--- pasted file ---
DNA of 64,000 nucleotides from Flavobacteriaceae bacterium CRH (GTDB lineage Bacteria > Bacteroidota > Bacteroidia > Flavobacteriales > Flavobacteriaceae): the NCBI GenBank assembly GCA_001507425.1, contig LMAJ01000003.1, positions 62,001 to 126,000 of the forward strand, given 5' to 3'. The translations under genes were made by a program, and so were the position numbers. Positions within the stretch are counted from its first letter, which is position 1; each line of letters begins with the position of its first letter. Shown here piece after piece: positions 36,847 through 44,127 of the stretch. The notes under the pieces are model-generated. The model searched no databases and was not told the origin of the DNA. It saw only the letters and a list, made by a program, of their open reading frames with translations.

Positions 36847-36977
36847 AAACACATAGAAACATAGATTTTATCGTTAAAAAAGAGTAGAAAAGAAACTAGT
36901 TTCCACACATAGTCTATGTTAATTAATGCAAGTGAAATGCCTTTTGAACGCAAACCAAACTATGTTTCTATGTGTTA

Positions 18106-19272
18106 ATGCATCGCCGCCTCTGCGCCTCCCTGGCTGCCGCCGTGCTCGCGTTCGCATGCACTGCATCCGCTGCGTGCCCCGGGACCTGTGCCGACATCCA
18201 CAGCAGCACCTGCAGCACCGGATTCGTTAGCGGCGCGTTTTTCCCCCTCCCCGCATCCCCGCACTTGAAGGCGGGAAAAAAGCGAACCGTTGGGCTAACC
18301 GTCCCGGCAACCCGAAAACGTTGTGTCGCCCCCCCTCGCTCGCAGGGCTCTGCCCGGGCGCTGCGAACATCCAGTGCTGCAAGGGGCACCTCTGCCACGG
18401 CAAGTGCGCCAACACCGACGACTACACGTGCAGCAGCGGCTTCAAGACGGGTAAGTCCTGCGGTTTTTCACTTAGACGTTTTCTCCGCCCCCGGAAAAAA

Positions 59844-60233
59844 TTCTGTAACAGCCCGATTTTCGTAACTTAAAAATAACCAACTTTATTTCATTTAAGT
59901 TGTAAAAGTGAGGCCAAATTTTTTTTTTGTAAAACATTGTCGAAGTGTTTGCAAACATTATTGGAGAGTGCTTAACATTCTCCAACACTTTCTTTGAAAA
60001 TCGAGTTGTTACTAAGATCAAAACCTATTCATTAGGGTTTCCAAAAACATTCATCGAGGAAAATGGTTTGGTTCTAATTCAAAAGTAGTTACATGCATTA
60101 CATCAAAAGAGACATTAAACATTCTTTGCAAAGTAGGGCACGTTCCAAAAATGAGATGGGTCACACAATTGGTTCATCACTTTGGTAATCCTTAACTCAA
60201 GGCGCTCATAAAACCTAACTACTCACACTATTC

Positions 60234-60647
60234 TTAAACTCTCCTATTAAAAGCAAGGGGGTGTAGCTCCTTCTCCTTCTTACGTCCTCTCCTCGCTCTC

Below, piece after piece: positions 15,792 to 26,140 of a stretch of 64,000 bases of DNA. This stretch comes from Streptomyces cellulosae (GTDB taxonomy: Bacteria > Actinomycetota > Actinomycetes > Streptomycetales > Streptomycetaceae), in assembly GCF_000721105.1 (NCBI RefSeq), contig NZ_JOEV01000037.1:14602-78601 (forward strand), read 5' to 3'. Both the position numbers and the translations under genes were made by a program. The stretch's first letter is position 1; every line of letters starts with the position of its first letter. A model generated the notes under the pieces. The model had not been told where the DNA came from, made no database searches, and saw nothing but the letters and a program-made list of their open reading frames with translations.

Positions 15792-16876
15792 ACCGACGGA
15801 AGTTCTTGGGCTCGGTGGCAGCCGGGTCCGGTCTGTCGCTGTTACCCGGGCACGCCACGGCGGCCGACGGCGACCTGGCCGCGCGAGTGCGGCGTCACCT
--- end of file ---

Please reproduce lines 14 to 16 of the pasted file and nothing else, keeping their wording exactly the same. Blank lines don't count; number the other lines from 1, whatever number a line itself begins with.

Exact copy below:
60101 CATCAAAAGAGACATTAAACATTCTTTGCAAAGTAGGGCACGTTCCAAAAATGAGATGGGTCACACAATTGGTTCATCACTTTGGTAATCCTTAACTCAA
60201 GGCGCTCATAAAACCTAACTACTCACACTATTC

Positions 60234-60647